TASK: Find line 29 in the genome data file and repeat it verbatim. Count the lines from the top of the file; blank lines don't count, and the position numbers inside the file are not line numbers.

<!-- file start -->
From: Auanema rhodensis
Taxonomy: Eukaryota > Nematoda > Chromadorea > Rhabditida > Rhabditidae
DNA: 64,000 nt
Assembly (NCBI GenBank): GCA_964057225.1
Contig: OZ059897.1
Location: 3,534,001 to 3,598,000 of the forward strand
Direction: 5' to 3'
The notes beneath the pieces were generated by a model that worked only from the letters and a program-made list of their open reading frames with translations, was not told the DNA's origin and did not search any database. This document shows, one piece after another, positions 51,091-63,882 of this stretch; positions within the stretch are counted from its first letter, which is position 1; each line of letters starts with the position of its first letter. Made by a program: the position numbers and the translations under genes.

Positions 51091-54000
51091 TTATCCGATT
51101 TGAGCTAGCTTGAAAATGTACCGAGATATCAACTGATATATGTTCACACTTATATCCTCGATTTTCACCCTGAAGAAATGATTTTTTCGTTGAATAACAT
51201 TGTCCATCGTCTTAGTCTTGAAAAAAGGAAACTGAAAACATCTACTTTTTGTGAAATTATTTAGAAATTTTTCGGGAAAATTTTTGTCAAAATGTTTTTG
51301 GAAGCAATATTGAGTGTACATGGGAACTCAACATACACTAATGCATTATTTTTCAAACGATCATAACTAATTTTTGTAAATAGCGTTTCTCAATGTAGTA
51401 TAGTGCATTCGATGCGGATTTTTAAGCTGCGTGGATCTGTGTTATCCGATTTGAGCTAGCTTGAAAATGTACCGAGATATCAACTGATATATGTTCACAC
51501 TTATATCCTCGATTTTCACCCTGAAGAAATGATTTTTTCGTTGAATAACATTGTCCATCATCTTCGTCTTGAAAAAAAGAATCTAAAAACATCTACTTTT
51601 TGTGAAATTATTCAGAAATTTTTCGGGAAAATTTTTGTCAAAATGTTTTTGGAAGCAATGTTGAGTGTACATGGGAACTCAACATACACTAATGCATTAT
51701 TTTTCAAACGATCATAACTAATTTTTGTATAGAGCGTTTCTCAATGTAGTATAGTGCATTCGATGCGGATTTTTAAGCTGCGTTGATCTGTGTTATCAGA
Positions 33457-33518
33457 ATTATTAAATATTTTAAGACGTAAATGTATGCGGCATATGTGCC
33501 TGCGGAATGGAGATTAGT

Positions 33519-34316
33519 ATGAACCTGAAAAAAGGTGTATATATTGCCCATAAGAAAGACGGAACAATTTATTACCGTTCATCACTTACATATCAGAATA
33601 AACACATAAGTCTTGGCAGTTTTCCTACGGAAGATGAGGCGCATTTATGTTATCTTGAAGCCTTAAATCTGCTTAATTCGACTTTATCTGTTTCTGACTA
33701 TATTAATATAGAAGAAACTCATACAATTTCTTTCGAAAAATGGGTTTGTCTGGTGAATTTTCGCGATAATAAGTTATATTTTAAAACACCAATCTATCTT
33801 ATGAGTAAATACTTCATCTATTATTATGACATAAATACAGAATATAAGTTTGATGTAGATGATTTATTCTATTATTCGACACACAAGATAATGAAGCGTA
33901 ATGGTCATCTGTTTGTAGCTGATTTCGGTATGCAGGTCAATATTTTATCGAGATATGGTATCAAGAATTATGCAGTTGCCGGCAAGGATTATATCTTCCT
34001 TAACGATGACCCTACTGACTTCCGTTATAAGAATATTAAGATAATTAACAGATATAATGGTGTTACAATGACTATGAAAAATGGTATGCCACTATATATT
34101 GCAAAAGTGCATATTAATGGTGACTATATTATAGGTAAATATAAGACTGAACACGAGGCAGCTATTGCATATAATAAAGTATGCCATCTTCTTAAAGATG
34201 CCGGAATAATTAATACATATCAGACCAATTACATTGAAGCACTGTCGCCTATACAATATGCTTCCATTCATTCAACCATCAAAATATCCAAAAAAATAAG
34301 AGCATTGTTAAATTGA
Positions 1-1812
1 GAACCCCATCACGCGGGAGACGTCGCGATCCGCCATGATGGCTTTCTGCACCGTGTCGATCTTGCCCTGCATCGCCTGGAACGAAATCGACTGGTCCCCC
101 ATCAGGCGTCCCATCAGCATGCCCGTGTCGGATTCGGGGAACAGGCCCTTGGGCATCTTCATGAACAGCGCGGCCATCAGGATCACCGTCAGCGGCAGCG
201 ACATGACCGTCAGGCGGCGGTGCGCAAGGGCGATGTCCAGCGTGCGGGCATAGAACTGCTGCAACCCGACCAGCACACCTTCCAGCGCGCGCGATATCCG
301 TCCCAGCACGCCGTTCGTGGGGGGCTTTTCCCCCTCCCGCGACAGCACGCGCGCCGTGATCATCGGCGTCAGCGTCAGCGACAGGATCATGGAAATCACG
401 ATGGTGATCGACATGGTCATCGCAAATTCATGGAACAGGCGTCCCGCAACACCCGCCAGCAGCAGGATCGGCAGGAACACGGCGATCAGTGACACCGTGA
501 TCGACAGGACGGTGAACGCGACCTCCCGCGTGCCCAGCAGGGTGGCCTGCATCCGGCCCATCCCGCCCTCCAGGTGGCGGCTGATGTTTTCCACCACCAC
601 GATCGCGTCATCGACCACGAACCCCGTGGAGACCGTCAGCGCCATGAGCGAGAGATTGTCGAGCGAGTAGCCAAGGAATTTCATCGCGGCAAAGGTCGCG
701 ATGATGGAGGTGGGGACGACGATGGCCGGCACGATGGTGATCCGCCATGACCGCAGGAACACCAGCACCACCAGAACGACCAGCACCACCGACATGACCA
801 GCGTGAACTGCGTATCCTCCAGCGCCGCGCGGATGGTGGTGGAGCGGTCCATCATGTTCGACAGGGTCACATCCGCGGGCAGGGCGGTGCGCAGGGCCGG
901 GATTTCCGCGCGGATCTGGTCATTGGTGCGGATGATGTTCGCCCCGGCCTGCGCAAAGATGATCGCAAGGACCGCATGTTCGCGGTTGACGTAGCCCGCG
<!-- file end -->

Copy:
34201 CCGGAATAATTAATACATATCAGACCAATTACATTGAAGCACTGTCGCCTATACAATATGCTTCCATTCATTCAACCATCAAAATATCCAAAAAAATAAG